Was Jimi Hendrix’s ‘Star-Spangled Banner’ a Protest or a Salute to the Flag?

In an era of great turmoil and even greater rock ‘n’ roll, there are some moments that stand out a half-century later. The Beatles playing Ed Sullivan in early 1964 definitely ranks high on the list.

Closing out the decade, the Woodstock festival in August 1969 is right up there as well. The three-day concert and love-in featured show-stopping performances from Santana, Sly & the Family Stone, and Janis Joplin. But the two-hour set by Jimi Hendrix may be Woodstock’s signature moment.

By the time Hendrix took the stage Monday morning at Woodstock, the majority of festival-goers had left the premises. Hendrix looked out on a crowd that was hanging on after a grueling three days (and, if you want to be poetic, a draining decade). Late in his set, he played the national anthem.

While some considered his rendition of “The Star-Spangled Banner” controversial and “unorthodox,” Hendrix didn’t. He considered it “beautiful” his eternally groovy way. Looking back, that’s probably the best way to regard it — neither distorted protest nor funky salute to the flag.

Hendrix saw nothing controversial about his version of the anthem.

Jimi Hendrix performing live
Rock guitar virtuoso Jimi Hendrix (1942 70) is seen during his performance at the Isle of Wight Festival, August 1970. | Evening Standard/Getty Images

For a man known to flash the peace signal at all hours — he even did as he played the national anthem at Woodstock — it’s easy to guess he must have been protesting the Vietnam War that day. Indeed, it’s fair to say Hendrix opposed war for various reasons.

However, he had no intention of saying “I’m against America because of the war in Vietnam.” He could have said that and heard the roar of thousands, but he didn’t. Instead, he let his guitar do the talking. When Dick Cavett later asked about the controversy over his anthem, Hendrix shrugged it off.

“I don’t know, all I did was play it. I’m American, so I played it,” Hendrix said. “I used to have to sing it in school, they made me sing it in school.” Cavett, sensing the potential for more controversy and “nasty letters,” reminded viewers that Hendrix had served in the 101st Airborne Division.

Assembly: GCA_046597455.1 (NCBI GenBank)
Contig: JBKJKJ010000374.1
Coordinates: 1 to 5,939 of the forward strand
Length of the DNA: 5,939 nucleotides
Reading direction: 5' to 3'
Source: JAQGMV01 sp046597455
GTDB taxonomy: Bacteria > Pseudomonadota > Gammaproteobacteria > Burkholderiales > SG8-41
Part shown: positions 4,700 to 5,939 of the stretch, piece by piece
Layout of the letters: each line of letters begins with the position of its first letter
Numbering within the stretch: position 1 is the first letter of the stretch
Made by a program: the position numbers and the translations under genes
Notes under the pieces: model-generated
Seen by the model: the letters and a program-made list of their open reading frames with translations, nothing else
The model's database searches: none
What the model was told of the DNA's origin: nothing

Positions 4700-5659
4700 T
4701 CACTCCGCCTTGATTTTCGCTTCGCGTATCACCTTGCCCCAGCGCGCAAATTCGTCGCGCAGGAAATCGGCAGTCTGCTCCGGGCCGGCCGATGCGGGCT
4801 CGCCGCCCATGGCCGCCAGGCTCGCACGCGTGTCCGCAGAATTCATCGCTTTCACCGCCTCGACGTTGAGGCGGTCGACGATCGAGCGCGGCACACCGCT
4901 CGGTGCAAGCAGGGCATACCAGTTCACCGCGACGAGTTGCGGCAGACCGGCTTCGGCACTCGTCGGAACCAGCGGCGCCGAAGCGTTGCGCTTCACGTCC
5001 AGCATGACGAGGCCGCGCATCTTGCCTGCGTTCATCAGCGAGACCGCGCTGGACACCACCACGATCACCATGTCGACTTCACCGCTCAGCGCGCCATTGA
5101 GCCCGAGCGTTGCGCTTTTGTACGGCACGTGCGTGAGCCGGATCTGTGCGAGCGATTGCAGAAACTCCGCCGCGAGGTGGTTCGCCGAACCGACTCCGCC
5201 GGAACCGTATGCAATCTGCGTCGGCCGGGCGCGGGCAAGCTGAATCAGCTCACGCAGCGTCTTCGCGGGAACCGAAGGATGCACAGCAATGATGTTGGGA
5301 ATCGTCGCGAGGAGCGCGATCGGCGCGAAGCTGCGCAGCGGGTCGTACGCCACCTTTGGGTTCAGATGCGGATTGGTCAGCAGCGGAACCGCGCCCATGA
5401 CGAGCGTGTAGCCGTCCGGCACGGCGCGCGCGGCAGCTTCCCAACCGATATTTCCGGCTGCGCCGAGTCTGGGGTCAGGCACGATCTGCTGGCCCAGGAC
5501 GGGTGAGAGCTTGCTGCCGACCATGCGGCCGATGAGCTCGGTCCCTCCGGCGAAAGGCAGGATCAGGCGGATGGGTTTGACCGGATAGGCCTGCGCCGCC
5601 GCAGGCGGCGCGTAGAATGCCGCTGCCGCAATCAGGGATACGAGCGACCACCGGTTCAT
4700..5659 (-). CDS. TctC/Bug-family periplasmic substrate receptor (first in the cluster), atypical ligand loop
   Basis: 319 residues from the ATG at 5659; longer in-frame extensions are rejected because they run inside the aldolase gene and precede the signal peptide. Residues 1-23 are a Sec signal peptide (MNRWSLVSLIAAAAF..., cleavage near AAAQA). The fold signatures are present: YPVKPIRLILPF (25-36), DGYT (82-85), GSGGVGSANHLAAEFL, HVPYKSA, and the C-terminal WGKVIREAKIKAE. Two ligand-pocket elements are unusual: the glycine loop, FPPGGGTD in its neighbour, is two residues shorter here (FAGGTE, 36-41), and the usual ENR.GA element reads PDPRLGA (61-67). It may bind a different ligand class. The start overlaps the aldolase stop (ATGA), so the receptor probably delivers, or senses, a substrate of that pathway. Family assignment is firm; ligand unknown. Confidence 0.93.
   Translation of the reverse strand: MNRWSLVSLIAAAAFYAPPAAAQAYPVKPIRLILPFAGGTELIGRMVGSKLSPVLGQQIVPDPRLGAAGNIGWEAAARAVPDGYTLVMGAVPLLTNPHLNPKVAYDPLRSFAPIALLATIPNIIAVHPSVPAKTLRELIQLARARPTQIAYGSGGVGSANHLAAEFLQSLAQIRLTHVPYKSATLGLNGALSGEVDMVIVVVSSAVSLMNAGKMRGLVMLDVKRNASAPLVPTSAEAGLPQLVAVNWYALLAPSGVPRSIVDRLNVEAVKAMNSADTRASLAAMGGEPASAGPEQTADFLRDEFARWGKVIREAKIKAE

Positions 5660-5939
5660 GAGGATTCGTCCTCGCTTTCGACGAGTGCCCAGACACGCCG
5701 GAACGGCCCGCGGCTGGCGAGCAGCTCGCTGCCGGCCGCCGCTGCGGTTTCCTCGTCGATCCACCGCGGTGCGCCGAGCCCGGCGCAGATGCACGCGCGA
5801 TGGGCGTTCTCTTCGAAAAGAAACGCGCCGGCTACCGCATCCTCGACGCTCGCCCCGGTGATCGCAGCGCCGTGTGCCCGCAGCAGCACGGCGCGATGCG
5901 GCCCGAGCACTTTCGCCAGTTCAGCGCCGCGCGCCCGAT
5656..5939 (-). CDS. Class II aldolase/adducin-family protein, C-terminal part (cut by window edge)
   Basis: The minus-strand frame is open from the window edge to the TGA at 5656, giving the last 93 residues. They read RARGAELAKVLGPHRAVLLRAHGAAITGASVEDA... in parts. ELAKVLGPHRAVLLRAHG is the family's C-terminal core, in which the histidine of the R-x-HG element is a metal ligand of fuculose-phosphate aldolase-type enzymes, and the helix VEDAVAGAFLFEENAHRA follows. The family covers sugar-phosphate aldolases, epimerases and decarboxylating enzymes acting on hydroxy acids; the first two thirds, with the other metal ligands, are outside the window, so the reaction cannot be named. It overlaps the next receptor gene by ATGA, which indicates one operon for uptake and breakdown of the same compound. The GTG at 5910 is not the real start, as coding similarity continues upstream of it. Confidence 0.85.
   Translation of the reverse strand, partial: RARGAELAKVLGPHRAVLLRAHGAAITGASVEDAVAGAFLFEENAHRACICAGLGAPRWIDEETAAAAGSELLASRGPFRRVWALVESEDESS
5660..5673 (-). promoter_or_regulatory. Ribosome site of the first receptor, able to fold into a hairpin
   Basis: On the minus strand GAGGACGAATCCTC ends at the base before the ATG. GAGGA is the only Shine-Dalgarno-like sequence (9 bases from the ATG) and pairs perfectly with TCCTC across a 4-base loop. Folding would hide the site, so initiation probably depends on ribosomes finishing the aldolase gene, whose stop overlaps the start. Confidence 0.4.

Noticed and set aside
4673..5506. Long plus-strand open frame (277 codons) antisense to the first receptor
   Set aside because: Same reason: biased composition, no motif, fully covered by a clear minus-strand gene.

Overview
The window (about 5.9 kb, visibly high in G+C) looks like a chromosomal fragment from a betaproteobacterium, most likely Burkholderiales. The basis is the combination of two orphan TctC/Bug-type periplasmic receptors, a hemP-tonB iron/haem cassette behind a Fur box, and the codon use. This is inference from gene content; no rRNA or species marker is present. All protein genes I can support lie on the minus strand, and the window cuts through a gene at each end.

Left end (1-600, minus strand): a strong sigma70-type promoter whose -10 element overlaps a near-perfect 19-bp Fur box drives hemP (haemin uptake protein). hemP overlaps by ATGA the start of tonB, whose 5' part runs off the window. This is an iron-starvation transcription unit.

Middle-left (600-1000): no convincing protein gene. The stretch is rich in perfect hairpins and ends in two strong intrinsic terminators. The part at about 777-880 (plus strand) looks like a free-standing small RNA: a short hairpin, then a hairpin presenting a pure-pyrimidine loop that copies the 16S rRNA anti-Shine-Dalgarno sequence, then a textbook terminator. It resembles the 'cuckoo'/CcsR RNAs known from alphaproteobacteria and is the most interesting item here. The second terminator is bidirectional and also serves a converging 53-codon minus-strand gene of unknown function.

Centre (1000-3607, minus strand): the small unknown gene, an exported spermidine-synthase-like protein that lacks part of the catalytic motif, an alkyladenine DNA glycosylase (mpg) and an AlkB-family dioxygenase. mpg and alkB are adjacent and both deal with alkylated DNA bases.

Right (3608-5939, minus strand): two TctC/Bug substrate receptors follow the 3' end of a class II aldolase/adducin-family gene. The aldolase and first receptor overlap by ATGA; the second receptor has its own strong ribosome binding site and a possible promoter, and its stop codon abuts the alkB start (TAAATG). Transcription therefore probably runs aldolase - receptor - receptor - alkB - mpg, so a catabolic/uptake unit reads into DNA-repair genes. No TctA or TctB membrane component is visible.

After pressing Hendrix about his “unorthodox” version and how people might respond, Hendrix held his ground. “That’s not unorthodox. I thought it was beautiful,” he said.

Hendrix managed to be “shocking,” anti-war, and patriotic all at once.

Jimi Hendrix performs onstage with his Fender Stratocaster on September 15, 1968 in Sacramento, California. | Larry Hulst/Michael Ochs Archives/Getty Images

Everyone in attendance could recall the anthem’s impact at Woodstock. Michael Lang, a promoter who was a driving force behind the festival, remembered it as “shocking to everybody” that morning. Yet Lang was quick to point out the other aspects of Hendrix’s “Star-Spangled Banner.”

“[Hendrix’s interpretation] gave it a meaning that was closer to where we were all coming from,” Lang told MSNBC in 2009. “There wasn’t anti-American sentiment. It was anti-war sentiment. He brought it home to us in a way nobody ever had.”


Rolling Stone’s Greil Marcus agreed with that take. “There’s really no way to just characterize it as a protest against the war,” Marcus told MSNBC. “It’s certainly that. But [Hendrix] is also saying, ‘I’m a citizen of this country, too.'”

Most importantly, Hendrix was the king of all guitar players at the peak of his powers, and he put on a riveting show that day at Woodstock. If he wanted to get people talking and thinking, he more than succeeded. Fifty years later, it will still send a chill up your spine.

Also see: Why Paul McCartney Wrote ‘Hey Jude’ for John Lennon’s Son